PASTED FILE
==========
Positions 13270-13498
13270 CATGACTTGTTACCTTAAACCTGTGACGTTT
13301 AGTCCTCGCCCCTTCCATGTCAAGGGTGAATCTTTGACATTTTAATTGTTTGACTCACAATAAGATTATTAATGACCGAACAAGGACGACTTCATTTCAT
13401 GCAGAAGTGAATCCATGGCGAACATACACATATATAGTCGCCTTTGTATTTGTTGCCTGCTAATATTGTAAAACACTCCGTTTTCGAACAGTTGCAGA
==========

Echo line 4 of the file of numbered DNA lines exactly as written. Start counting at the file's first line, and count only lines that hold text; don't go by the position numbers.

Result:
13401 GCAGAAGTGAATCCATGGCGAACATACACATATATAGTCGCCTTTGTATTTGTTGCCTGCTAATATTGTAAAACACTCCGTTTTCGAACAGTTGCAGA